I am a linguist and a syntactician.
I defended my PhD thesis "The features of Binding and Person Licensing" in August 2020 at the University of Göttingen (Germany). [pdf]
I am currently teaching General Linguistics at the Université Libre de Bruxelles.
My thesis focuses on the featural composition and syntactic licensing of pronominal expressions, and, in particular, of anaphors and 1st and 2nd person pronouns.
The study of the syntactic constraints of pronominal items has largely been undertaken along two separate axes, one being the divide between anaphors and pronouns, subsumed under Binding Theory, and the other being the divide between 1st and 2nd person pronouns and 3rd person pronouns in person-based restrictions, e.g. PCC effects. My thesis unifies the study of these constraints, and argues that there are reasons to conceive of anaphors and 1st and 2nd person pronouns as a natural class, underlied by a similar featural make-up. In particular, I look at those environments in which reflexives and 1st and 2nd person pronouns pattern alike, and attempt to unravel what these may tell us about the features of anaphors, on the one hand, and about the features of 1st and 2nd person pronouns, on the other.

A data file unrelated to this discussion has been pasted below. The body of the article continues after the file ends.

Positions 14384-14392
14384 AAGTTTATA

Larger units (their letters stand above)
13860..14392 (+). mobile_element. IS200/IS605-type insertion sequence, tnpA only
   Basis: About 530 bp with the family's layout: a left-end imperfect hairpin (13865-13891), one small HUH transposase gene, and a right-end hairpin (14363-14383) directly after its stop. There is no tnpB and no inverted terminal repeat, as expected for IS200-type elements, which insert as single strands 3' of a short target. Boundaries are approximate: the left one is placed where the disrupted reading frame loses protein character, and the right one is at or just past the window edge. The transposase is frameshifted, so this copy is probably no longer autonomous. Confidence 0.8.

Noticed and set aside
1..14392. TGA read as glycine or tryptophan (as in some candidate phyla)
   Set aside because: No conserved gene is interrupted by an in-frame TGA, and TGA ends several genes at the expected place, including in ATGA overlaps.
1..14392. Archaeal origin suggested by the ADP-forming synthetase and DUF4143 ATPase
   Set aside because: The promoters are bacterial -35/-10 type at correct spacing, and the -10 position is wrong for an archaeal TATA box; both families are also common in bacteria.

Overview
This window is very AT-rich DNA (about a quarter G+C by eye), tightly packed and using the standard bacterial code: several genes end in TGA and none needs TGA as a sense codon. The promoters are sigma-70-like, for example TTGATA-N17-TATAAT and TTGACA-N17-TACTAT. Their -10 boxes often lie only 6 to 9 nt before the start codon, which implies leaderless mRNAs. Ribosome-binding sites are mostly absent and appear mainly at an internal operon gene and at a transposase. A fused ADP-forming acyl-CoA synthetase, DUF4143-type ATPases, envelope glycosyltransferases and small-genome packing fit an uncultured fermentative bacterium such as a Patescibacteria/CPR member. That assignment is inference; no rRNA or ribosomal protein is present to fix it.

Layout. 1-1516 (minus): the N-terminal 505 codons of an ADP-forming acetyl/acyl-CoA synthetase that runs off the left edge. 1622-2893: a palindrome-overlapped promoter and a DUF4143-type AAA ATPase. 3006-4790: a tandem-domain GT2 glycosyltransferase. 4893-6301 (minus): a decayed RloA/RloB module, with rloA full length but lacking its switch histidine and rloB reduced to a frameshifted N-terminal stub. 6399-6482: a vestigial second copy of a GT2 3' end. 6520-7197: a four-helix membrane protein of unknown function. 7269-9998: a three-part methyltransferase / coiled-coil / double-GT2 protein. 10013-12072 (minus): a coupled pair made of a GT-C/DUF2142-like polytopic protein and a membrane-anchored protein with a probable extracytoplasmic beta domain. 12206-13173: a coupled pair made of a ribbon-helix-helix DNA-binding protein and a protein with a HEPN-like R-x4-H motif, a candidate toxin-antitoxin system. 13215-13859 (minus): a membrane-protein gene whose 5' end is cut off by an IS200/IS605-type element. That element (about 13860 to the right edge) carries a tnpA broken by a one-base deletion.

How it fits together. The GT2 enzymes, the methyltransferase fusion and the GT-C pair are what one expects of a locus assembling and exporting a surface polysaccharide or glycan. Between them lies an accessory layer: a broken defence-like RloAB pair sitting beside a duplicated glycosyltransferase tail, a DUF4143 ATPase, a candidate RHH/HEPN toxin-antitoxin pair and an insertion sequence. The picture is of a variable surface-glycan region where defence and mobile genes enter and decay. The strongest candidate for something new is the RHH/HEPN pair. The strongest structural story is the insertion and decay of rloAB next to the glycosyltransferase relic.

Ethical datives and applicatives cross-linguistically
Person effects: PCC-effects, person-based ergativity and direct-inverse systems
Phi-features and referential index features
Markers of anaphoricity: switch reference, verbal reflexive markers ("anaphoric agreement") and 4th person agreement
The Anaphor-Agreement Effect
louise.raynaud [at] ulb.be